Archive for July, 2015
A story in Pro-Publica (7/12/15) and reproduced in the Washington Post highlights the problems with anticoagulants when given in nursing homes. The graphic at the left shows the magnitude of the problem — lots of patients in nursing homes get these drugs. The next graphic shows data from North Carolina pinpointing the main culprit: WARFARIN.
What is going on? Well, warfarin is a tricky drug because it changes the body’s system to make the blood clot. Some people tend to clot too much (and get clots in the brain, a stroke, and some people get clots in the lungs, a pulmonary embolus). Those people are at risk of death from too much blood clotting. So, health care providers prescribe an anticoagulant to make the blood clot less easily. Unfortunately, this creates a state where people bleed easily. It is indeed a situation “between a rock and a hard place“.
Warfarin is one of the most common of the drugs for this purpose. It has the advantage of an existing antidote and it is inexpensive. But, it requires frequent blood testing to keep the anticoagulant effects in a reasonably safe range. Providers must order the tests and must change the dose according to the results.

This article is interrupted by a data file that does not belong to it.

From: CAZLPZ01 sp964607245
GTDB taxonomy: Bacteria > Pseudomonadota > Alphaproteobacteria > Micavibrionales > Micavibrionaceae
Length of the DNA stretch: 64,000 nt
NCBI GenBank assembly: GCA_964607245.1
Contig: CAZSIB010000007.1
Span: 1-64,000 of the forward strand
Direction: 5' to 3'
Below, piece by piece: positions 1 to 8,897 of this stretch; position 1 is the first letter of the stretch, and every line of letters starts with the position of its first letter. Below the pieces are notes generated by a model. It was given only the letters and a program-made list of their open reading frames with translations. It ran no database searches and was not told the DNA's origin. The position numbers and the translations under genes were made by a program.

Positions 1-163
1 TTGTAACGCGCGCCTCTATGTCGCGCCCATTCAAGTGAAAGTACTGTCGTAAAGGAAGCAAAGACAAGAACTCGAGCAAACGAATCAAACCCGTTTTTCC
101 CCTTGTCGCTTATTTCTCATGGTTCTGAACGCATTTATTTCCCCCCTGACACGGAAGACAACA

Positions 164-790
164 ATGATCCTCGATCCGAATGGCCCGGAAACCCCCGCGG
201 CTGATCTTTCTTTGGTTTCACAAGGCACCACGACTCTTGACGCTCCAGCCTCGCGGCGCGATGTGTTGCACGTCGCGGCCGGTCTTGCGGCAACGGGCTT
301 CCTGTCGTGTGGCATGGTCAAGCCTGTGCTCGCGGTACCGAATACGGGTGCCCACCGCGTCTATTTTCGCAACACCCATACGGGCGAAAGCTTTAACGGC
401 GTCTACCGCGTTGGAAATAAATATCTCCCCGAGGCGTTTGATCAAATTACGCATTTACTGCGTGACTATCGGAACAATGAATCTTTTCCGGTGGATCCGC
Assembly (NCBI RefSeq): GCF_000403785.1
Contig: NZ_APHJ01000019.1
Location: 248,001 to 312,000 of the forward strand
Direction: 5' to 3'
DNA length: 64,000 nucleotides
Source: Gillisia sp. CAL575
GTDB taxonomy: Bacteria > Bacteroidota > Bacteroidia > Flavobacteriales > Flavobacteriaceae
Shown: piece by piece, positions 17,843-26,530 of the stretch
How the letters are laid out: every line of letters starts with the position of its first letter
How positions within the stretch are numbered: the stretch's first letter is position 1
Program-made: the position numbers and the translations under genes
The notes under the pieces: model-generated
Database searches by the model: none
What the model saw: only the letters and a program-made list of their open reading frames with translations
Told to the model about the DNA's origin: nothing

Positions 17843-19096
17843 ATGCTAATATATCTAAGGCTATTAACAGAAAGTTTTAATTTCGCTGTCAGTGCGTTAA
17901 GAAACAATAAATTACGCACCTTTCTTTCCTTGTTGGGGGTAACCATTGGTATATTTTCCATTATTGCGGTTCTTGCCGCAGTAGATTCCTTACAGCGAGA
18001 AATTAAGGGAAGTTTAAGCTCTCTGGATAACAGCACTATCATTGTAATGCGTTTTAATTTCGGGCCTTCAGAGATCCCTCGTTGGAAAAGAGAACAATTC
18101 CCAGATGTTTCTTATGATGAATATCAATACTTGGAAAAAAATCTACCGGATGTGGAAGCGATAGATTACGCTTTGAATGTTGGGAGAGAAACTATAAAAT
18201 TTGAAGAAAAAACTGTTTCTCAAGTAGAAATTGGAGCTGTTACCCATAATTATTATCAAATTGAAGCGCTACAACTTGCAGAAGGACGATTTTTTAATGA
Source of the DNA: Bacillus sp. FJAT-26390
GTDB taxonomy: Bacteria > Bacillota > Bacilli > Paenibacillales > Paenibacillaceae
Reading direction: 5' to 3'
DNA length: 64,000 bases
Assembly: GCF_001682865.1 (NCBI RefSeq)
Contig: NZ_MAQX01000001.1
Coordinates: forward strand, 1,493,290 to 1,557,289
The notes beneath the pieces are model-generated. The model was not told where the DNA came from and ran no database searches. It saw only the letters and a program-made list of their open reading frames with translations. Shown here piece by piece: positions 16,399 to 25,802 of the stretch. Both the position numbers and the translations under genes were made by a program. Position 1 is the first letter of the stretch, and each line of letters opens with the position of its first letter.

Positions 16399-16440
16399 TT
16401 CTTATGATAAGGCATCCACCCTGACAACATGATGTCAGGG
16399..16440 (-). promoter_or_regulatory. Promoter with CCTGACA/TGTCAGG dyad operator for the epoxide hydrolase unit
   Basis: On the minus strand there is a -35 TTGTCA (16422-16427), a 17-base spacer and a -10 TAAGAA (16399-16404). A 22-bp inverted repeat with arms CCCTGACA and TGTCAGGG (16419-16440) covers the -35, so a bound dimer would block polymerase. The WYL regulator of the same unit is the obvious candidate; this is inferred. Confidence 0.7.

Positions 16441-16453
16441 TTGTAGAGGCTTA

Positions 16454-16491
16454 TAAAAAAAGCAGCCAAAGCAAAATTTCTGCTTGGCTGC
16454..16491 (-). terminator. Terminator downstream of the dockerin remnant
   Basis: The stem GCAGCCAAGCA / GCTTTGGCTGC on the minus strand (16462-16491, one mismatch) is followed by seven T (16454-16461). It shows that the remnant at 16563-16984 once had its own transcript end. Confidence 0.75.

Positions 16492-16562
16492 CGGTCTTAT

Thrombin inhibitors are a new class of anticoagulants which have the same bleeding risks and are expensive. Their claim to fame is that blood testing is not needed. They also have the disturbing quality of not having an antidote if bleeding starts. Taking all this into consideration, most providers choose the older drug warfarin.
The reasons for excessive bleeding in nursing homes are:
- Prescribers (not the nursing home staff) fail to order blood testing when they should and fail to adjust the medication as they should.
- Prescribers fail to stop anticoagulants when the risk of falling exceeds the risk of blood clotting.
- Pharmacists for nursing home patients are not as connected to their patients as they should be — usually the pharmacist is the safety net for bad prescribing — sadly, they are out of the loop.
- RNs in nursing homes have the training to catch medication errors but function as administrators and are not on the front line of care. Thus, like pharmacists they are not performing the safety net function they might in hospitals or doctor’s offices.